Entrepreneurship in the q
A caveat: this piece is not about how you should start a business, or why you must. If starting one yourself would relieve you of the guilt of doing less in quarantine, then do not start a business. Relax those shoulders, because these are not the best of times, and you deserve to prioritise your wellness above your resume.
When quarantine started, my busy mind grew restless with ideas and possibilities. Returning home on a high from the first year of college, classes, personal ups and downs and shifting perspectives made me look at everything around me like an opportunity.
That’s when it struck me. This was the perfect moment to do what I had always dreamed of doing. Starting my own business.
And in the style of Duke women and the Coop, I did!
Here are my thoughts on starting and running a new business for the first time, during a global crisis:
Talk to yourself...
...it doesn't mean you're going stir-crazy. It means you are actively iterating through the layers of your business, ensuring that it enters the market confident and adaptive.
Having an idea, and having a business plan is completely different. Especially in quarantine, the line differentiating the two can become blurry. You can have the best ideas executed without business prowess, and the best business plans founded on perfect ideas. Alone in my thoughts, so far removed from a practical marketplace, I would stop at just the idea.
For me, the idea was utilising the labour and already bought fabric of a garment factory with cancelled orders to make face masks. But to make it a viable business, it had to be a multidimensional idea. So, I began asking questions:
Who was my target demographic?
Where would I sell?
How would I deliver the product?
What would my brand stand for? (*insert dramatic mission statement*)
Putting together a team, accessing valuable mentorship and delegating tasks are essential to your sustenance and growth. But in the Q, your new normal prevents this from happening in the physical world. So, you make do with what you have in the virtual world.
My team and I decided to stick to a meeting routine on Zoom. We meet on Sundays for briefings, Logistics and Accounting meet on Tuesday nights, the Tech team meets the next day to work basis the numbers accounting shares the night before, and Creative does what they want and when they want (Ugh, artists). This Zoom experience has been both good and bad for us!
If you zone out on someone, you can pretend the audio glitched.
You really are less engaged in the conversation online.
You can dress as you please, or not dress at all.
Any sense of professionalism is lost.
You can meet as late or as early as you want.
Zoom fatigue is real, y'all.
When you launch, you will be working full steam ahead. It's the most exhilarating feeling. I would check our Instagram DMs for orders every few minutes for a week. This is what I needed to snap out of my quarantine laze, or so I thought.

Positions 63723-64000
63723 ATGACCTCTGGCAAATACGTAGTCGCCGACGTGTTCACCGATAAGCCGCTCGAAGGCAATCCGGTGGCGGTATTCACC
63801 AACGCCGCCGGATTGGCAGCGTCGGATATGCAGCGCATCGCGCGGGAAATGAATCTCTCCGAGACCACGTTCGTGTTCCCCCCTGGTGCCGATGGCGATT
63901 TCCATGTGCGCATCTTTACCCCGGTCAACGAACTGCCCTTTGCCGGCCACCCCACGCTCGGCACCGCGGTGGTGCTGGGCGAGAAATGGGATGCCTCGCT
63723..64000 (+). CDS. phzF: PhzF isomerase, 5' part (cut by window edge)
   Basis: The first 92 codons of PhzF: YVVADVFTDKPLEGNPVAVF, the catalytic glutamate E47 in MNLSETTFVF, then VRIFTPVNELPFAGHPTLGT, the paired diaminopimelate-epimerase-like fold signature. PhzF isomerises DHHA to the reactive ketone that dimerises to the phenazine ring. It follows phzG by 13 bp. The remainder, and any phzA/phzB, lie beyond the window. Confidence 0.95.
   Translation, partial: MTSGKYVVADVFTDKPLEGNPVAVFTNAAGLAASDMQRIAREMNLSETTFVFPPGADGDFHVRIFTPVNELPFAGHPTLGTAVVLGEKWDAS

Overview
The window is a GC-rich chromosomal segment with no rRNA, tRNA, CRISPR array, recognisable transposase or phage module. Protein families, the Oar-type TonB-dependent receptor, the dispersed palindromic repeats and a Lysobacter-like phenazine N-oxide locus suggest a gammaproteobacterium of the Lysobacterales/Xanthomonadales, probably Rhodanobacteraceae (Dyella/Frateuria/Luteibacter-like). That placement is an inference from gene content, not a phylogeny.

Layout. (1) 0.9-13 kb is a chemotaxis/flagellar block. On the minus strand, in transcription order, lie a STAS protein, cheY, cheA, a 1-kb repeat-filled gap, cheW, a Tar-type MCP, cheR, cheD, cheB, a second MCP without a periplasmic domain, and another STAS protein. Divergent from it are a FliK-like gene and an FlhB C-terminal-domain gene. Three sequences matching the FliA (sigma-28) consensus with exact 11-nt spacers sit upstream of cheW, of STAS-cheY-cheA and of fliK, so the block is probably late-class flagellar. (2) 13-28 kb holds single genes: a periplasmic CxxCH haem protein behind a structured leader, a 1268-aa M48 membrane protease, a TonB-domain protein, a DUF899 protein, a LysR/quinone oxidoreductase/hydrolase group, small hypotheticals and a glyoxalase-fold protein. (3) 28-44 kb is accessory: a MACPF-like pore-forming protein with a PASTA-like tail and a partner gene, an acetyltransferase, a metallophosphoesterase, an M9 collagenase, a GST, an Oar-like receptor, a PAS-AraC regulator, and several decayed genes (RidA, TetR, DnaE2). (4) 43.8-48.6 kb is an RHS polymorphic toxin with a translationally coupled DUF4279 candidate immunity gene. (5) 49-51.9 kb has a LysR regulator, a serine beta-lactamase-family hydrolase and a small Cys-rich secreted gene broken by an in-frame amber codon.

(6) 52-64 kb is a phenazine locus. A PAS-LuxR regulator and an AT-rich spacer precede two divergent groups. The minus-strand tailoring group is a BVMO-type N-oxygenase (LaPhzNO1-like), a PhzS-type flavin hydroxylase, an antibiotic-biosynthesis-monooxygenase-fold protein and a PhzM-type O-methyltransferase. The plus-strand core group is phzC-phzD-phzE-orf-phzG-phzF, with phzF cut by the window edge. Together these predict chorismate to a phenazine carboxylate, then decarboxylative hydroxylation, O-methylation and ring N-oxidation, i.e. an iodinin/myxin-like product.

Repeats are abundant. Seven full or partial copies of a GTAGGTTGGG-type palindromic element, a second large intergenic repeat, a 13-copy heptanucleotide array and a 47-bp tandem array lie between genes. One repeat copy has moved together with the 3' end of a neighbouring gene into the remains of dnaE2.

But let's be real: I was very wrong.
Chances are you, too, started self-isolation with hopes of accomplishing a lot. Chances are you have been pushing yourself to self-improve, overhaul your bad habits, and are basing your results on your productivity. And finally, you too may be feeling overwhelmed because you are unable to meet these silly standards you set for yourself. This is what you call toxic productivity, and I experience it every day. *Revisit caveat*
Beginner’s over-enthusiasm and product shoots
R E S O U R C E S
Did you know about Airtable? SEO? Your friendly next-door taxation laws? Yeah, me neither. The special thing about the Q though, was how it made me prioritise finding life-altering resources to help me answer these questions. I really didn't have a choice but to optimise the use of technological solutions in my business. I couldn't shoot photos in professional settings, so I used the best editing apps to give the home-produced images a polished look. I couldn't sell in-person, so I had to learn to generate free traffic on the website. Quarantine made everything challenging, but thereby so much more efficient.
I hate this.
Think of your every interaction with an entrepreneur.
Do any of them involve the entrepreneur admitting that they dislike their own business. Not even a little bit. Each of them claims to have 'found their calling', they 'wake up grateful every day' and use words like #hustle and #grind with zero self-control. And I'm proud to say that I am not one of them.
I'll say it: sometimes, I hate doing this business.
We sell masks online and at some point in the future, we will (hopefully) live in a mask-free society once again. But even until then, I can’t help but ask questions that seem to have no answers.
Is this real? Did I really start something that I am a 100% responsible for?
Is this what I want to spend my time doing once everything is open again? Was this just an impulsive quarantine distraction I took too far?
Does my model work in a post-COVID world? How do I diversify our products so they remain in demand?
But most importantly….WHAT is the post-COVID world?
Only time will tell.
Subtle plug: www.effystore.us (NEW website coming soon)